RefWorks is an online tool which allows you to manage your citations/references, insert them into your work as footnotes or intext citations, automatically generate bibliographies and easily switch between citation styles. This introduction is open to all, but the section on importing references will focus on Humanities examples.
Who is this session for? Postgraduates, researchers.

Bodleian iSkills: Open Access Oxford – what’s happening? (Tuesday 24th October 12.00-13.00)
A briefing on open access publishing and Oxford’s position: Green vs. Gold; funder mandates and publisher policies; Oxford Research Archive (ORA) and Symplectic; OA website/ helpline; what’s new.
Who is this session for? Research support staff, administrators and librarians, researchers and academics.

Bodleian iSkills: Altmetrics – beyond bibliometrics (Tue 24 October 14.00-15.00)
Moving beyond the traditional bibliometrics of Journal Impact Factor and the author H Index, this 1 hour session discusses alternative metrics used to analyse and inform publishing researchers which draw on online social communication tools. Many scholarly papers are stored online in reference management software, or discussed online via mediums such as Twitter or blogs – learn how to mine this rich source of impact data for metrics on your papers and the papers of key researchers in your field. You will have spotted Altmetric information within our library catalogue, SOLO. We welcome Natalia Madjarevic, Head of Implementations and Support at for this fascinating update.
Who is this session for? Doctoral Students, Post-docs & Early Career Researchers in the Sciences, Social Sciences and Humanities.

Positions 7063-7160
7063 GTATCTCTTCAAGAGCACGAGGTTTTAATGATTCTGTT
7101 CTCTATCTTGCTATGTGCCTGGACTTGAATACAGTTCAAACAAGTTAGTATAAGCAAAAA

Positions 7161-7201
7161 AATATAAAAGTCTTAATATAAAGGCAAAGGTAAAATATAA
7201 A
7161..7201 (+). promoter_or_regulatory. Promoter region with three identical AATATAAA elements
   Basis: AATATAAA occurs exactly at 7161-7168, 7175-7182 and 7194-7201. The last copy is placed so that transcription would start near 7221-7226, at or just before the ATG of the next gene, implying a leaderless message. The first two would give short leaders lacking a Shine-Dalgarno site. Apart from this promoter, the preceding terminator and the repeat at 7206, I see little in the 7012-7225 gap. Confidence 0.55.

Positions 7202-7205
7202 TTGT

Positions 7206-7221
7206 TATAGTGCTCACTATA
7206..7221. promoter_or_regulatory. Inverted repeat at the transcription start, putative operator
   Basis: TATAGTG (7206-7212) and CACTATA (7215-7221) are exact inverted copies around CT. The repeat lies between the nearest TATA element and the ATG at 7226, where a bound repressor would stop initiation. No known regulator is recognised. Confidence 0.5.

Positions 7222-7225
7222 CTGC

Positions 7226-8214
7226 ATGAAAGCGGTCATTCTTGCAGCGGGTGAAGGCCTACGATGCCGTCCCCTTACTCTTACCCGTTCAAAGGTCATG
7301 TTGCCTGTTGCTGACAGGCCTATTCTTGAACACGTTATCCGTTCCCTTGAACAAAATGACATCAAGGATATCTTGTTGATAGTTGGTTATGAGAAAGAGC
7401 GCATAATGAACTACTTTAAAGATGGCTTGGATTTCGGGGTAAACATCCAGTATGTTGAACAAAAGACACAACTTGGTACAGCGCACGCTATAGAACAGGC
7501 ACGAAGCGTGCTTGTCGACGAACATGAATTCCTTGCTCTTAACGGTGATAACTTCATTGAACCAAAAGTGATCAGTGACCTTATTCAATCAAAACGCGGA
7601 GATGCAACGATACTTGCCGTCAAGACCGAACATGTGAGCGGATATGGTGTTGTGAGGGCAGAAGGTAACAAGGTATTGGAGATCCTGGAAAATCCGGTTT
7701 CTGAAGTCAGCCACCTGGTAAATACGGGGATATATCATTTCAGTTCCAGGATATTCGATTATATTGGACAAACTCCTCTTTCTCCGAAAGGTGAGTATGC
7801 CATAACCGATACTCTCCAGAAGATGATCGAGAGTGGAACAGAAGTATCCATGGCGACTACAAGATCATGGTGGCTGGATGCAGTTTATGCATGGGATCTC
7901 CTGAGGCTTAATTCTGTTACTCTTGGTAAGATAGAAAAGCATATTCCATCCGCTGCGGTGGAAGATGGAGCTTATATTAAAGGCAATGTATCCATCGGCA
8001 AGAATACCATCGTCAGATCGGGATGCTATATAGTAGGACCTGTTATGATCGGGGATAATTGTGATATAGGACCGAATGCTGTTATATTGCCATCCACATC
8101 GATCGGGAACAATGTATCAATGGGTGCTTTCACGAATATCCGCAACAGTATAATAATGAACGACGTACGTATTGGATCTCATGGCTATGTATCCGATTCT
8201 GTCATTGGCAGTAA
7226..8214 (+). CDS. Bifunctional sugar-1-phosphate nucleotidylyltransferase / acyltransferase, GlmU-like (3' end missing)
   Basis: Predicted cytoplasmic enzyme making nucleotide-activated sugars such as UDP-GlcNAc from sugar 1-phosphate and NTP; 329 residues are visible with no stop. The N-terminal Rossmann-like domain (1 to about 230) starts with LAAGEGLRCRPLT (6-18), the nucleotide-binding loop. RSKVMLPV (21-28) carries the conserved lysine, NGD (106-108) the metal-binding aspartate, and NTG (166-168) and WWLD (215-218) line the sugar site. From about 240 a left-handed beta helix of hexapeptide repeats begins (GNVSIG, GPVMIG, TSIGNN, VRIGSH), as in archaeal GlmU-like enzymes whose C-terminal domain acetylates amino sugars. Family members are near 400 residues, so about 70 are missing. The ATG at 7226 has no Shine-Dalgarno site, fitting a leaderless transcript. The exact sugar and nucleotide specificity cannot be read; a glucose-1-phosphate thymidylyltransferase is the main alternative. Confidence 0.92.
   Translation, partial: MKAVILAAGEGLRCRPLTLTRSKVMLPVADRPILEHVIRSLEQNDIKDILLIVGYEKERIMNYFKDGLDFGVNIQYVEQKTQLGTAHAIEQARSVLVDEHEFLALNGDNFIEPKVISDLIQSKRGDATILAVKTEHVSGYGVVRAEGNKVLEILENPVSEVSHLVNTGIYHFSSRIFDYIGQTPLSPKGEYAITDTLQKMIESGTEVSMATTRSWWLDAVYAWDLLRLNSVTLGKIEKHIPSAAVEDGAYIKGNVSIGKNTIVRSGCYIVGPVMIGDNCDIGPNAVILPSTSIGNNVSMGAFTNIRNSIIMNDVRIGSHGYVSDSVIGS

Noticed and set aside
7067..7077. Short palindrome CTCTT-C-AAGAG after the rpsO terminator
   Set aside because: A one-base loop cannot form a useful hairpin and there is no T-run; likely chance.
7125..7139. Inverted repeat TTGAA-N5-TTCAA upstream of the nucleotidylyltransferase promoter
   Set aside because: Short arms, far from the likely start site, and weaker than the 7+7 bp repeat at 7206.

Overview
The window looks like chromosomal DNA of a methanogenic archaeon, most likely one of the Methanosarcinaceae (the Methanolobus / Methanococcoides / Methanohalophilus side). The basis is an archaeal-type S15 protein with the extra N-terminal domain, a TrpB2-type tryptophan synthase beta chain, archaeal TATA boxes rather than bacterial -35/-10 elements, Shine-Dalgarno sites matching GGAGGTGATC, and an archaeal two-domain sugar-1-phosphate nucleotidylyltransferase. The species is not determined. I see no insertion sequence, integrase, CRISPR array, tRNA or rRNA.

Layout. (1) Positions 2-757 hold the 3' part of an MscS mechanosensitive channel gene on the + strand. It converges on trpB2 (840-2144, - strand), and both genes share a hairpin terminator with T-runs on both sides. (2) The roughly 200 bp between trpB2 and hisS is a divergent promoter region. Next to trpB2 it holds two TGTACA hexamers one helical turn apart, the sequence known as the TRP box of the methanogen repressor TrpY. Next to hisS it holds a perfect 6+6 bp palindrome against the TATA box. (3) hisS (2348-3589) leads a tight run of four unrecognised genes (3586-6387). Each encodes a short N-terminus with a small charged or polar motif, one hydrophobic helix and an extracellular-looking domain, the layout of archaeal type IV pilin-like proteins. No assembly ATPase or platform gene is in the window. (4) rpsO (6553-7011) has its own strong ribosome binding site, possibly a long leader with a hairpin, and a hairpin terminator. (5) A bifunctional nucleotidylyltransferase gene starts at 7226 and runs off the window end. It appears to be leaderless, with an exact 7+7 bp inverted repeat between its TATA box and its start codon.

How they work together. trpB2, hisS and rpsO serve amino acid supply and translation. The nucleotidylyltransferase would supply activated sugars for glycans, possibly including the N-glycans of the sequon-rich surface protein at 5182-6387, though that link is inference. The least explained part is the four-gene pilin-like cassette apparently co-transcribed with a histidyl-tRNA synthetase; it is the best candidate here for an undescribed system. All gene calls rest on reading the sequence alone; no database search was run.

Bodleian iSkills: E-books (Wednesday 25 October 14.00-16.00)
The Bodleian Libraries has over 624,000 e-books, with titles in all subject areas, but do you feel confident in finding and using them? This workshop will cover finding e-books and how to use and manipulate them.
Who is this session for? Anyone who is interested

Bodleian iSkills: E-book readers (Wednesday 25 October 16.00-17.00)
Reading on E-Book Readers such as Kindle, Kobo or Nook and using apps for iPad and Android devices is increasingly popular, but how useful are these devices for academic work? This workshop will look at a range of devices and apps on the market and will cover key features to look out for when considering purchase. The workshop will also include an opportunity to try out a range of devices including i-Pad; Samsung Galaxy; a range of Amazon Kindles; Kobo; Nook; Smart Phones.
Who is this session for? Anyone who is interested.

Bodleian iSkills: Getting information to come to you (Thursday 26 October)
Keeping up to date with new research is important but time consuming! This session will show you how to set up automatic alerts so that you are notified about new articles and other publications and when key web sites are updated. Participants will have the opportunity to set up RSS feed readers and/or email notifications during the session.
Who is this session for? Postgraduates, researchers and academics.

iSkills coming up: Getting started; Your thesis, copyright & ORA; Referencing; Literature reviews

iSkills logoWelcome to the new academic year, and to a new term of iSkills and Referencing workshops. The workshops are run by Bodleian Libraries, they are free, and they are a fantastic opportunity to develop your research and study skills. The sessions range from Open Access publishing; measuring research impact; managing research data; reference management tools, finding relevant material for your research, and more. To view the full programme, visit the LibGuides website. Courses are free, but online booking is required.